September 22nd, 2007

damned if I won't try

(no subject)

Everquest. World of Warcraft. Dark Age of Camelot. Guild Wars. Their predecessors like DikuMUD, CircleMUD, ROM, Merc. Collectively, MUD designers call them "MMORPGs" -- it's a pretty unwieldy acronym for Massively Multiplayer Online Role Playing Games. Some people have shortened it to MMO, representing the first three words of that. I'm gonna use that in this entry.

MMOs are really addictive, and mainly because of the achievement grind. You fight monster after monster, or player after player, and get a little "ding!" of achievement. In-game money, experience, equipment. A chance at that latest, greatest new thing that will make your in-game character marginally better. As the game continues, the payoffs get smaller and less predictable, which actually makes it *more* addictive, as it goes from continuous advancement to being a really involved slot machine.

There's a dark side to the advancement grind (well, okay, *another* dark side). Some games, like World of Warcraft, barely penalize you for dying in-game. In extreme cases you may have to spend hours setting up a really involved quest again after you fail it, but that's about the worst it gets. But a lot of the older games would really whomp you for screwing up. In a lot of DikuMUDs it was standard that if your character died, you'd lose a level. When you first start, that's maybe an hour of work. In some MUDs, that could be the loss of a day, a week or even more until you recovered that last ounce of power you just lost. It was also sometimes possible to lose really good equipment, which could take hours or days (or occasionally longer) to regain. This is the most common time for players to get demoralized and quit a game.

Ever wonder why programmers and techies seem so likely to succumb to the temptation of these games? I've got a theory. It's related to the advancement grind.

I'm a computer programmer. I do it for a living, I have for around ten years, and I hope to get at least another ten out of the profession before I have to get a real job. If I'm really lucky I can keep doing it until I'm sixty, where "lucky" means "able to stand up to the strain." But some guys manage. I also program pretty seriously in my spare time, and I've done that for even longer. What I'm getting at here is that I really like being a computer programmer, and I think I'm a good example of a basically successful one.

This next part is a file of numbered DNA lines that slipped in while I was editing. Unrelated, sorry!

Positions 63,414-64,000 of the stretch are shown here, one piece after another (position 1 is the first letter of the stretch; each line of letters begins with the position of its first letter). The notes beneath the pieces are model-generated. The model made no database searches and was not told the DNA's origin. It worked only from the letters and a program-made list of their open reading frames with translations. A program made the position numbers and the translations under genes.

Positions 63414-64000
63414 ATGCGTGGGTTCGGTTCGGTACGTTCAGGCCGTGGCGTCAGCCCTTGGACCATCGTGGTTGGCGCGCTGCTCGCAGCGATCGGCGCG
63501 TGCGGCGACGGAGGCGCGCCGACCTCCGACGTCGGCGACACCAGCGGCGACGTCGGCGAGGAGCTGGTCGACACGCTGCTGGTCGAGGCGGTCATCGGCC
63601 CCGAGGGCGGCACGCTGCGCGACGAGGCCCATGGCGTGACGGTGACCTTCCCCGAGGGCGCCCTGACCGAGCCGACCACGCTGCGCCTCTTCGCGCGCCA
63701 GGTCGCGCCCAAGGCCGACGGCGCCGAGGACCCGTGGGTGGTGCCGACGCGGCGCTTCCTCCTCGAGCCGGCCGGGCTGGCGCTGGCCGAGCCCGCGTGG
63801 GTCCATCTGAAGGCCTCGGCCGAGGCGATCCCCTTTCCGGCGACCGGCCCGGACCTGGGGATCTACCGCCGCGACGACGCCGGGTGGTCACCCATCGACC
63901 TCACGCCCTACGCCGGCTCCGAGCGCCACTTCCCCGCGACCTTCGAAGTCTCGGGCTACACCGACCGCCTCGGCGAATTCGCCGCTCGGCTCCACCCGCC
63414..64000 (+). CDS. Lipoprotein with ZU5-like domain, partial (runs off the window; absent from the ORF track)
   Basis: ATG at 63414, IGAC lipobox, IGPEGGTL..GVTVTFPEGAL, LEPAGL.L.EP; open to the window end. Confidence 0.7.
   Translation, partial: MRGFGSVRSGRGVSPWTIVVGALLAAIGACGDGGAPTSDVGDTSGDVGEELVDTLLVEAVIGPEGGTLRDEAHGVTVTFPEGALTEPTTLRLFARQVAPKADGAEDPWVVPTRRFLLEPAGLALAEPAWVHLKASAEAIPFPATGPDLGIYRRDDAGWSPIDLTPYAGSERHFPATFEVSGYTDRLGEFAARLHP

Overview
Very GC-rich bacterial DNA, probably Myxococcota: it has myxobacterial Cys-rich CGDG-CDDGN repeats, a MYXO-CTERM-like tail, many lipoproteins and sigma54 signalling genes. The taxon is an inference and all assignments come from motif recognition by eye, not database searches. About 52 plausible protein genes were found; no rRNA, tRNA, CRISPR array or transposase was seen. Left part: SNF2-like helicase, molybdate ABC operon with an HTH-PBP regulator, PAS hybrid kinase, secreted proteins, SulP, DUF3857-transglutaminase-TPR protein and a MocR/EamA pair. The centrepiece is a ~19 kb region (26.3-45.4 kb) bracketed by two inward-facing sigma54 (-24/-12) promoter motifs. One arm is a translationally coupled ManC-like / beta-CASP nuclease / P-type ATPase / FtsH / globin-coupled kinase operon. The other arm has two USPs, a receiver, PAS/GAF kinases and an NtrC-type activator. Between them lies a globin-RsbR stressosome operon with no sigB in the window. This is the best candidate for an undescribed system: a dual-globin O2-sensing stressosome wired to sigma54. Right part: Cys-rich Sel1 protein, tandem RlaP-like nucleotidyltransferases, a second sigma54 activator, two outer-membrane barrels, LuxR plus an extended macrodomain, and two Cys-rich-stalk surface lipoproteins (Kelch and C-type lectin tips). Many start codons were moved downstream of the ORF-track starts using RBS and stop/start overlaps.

Techies, you know that little thrill you get when something works? When your new feature works in software, when your script does something cool, when you can suddenly read an RSS feed or install your new game or whatever you were up to. Think of that as being like the thrill of gaining a level or a cool new item in an MMO for a minute. If you're an MMO player, that should be a pretty easy thought exercise :-)

One thing about writing software, and about assembling software, and about really almost everything on the computer is that it gets much, much harder as the job gets bigger. Assembling ten different computer widgets and making them work together isn't just twice as hard as assembling five different widgets and making them work together. It's more like four or five or ten times as hard.

So think of getting a widget working as a "ding!"... which gets harder and harder as you go on, because the bigger, more complicated project makes adding "one little thing" that much more difficult and error prone. Now imagine serious failure ("okay, this approach isn't working, back to the drawing board") as the equivalent of an in-game death. Doing that thing, in that way, didn't work. You just screwed up and you take whatever the penalty for "dying" is...

Interestingly, the old penalty for dying in software engineering was pretty bad. You had a half-done feature hanging around, adding bulk and screwing up your later attempts. You could go back and get rid of those bits, but it meant there was a chance you'd destroy stuff that *was* working... Which meant a serious, possibly permanent penalty for "dying".

If you look at recent advancements in software engineering (for the initiated: I'm thinking of stuff like unit testing, continuous integration, source control management and agile methodologies), it's a lot like the differences between DikuMUD (the old standby MMO of the 80s) and World of Warcraft (the big popular newcomer MMO of the 00s). Source control is a way to roll things back and get to where you were when you started writing that feature. So you still lose all the progress since then, but at least you're no farther back then where you started. Unit testing is a way not to lose progress while you're not looking at something. Agile methodologies are ways to break the features up into smaller pieces so that stop-and-roll-back loses you less. Continuous integration probably doesn't have an equivalent -- it's more about multiple programmers working together, but guild advancement in World of Warcraft doesn't work in a way that parallels programming well :-)